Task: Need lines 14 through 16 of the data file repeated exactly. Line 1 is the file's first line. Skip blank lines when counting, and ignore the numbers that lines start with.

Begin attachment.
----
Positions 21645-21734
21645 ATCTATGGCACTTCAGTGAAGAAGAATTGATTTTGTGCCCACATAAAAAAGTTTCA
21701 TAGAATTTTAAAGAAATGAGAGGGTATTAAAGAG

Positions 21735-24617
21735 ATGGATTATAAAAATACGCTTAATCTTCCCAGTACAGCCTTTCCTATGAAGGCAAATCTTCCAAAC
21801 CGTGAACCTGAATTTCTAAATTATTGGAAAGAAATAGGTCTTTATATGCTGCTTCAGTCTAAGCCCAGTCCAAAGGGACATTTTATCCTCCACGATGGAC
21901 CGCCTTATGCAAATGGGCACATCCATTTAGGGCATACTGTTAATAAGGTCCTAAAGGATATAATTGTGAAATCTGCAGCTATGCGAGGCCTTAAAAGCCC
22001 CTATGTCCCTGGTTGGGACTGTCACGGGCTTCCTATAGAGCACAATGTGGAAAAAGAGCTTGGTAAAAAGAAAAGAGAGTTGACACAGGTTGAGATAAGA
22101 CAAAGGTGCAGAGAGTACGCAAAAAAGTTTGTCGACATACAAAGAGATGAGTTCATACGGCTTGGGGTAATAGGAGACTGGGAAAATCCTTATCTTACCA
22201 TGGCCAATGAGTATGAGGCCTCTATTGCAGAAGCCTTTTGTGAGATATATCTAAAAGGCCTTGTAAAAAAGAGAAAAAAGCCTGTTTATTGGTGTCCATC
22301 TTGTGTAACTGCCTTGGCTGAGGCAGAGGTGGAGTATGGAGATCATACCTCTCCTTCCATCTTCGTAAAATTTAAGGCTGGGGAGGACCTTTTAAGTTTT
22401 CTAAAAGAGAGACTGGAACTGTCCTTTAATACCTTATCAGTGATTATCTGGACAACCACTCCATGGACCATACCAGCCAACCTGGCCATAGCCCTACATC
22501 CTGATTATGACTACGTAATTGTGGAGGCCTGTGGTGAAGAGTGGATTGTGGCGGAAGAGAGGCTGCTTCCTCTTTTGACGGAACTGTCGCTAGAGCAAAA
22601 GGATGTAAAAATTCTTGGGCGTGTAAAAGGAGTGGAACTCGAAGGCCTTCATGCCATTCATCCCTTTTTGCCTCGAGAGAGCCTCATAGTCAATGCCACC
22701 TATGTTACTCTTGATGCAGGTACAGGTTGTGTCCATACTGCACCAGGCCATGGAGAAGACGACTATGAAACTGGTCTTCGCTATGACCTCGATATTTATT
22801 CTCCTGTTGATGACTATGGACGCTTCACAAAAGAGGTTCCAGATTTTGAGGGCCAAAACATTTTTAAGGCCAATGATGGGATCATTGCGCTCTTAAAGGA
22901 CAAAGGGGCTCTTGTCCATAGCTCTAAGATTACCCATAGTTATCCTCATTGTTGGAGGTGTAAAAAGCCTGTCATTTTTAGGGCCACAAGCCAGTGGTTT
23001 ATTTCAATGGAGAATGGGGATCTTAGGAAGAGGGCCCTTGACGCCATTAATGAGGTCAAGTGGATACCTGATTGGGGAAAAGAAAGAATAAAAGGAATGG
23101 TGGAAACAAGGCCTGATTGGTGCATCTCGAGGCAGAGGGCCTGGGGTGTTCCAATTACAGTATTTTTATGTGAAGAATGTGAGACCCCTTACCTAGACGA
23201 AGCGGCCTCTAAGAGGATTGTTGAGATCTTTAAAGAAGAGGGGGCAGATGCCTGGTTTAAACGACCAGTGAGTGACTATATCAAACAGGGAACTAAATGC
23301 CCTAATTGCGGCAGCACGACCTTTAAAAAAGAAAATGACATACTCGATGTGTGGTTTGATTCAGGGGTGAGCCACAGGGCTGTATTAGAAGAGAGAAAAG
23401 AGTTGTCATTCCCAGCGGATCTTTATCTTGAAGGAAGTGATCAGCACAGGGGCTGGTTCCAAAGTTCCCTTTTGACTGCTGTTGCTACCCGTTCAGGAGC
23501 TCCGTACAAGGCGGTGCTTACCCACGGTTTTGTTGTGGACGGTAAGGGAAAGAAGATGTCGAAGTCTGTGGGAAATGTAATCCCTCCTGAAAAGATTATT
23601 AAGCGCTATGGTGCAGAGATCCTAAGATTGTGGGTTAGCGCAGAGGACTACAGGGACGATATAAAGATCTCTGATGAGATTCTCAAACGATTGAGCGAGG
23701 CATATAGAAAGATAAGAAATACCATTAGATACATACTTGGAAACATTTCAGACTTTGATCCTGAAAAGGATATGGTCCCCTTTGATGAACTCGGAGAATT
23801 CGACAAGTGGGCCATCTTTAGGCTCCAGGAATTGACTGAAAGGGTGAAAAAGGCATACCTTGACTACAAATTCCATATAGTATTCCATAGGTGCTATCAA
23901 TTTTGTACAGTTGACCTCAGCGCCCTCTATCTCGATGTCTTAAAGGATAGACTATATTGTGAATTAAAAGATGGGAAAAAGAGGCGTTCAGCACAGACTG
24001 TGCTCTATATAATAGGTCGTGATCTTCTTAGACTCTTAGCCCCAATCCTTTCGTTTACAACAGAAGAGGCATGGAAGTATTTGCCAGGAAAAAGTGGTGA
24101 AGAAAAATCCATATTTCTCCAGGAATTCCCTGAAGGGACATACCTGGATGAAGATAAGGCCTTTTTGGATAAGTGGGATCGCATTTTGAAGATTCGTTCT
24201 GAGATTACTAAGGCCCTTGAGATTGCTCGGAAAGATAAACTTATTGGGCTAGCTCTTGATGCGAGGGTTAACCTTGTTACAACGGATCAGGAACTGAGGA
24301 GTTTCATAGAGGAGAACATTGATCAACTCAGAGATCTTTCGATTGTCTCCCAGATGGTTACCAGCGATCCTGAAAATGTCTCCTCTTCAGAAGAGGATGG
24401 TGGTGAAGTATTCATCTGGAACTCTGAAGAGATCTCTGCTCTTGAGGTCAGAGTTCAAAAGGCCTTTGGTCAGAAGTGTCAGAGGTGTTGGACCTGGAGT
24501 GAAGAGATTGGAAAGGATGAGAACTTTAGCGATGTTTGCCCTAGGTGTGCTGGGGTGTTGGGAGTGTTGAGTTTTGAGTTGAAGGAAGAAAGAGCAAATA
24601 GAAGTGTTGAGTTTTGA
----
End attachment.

22601 GGATGTAAAAATTCTTGGGCGTGTAAAAGGAGTGGAACTCGAAGGCCTTCATGCCATTCATCCCTTTTTGCCTCGAGAGAGCCTCATAGTCAATGCCACC
22701 TATGTTACTCTTGATGCAGGTACAGGTTGTGTCCATACTGCACCAGGCCATGGAGAAGACGACTATGAAACTGGTCTTCGCTATGACCTCGATATTTATT
22801 CTCCTGTTGATGACTATGGACGCTTCACAAAAGAGGTTCCAGATTTTGAGGGCCAAAACATTTTTAAGGCCAATGATGGGATCATTGCGCTCTTAAAGGA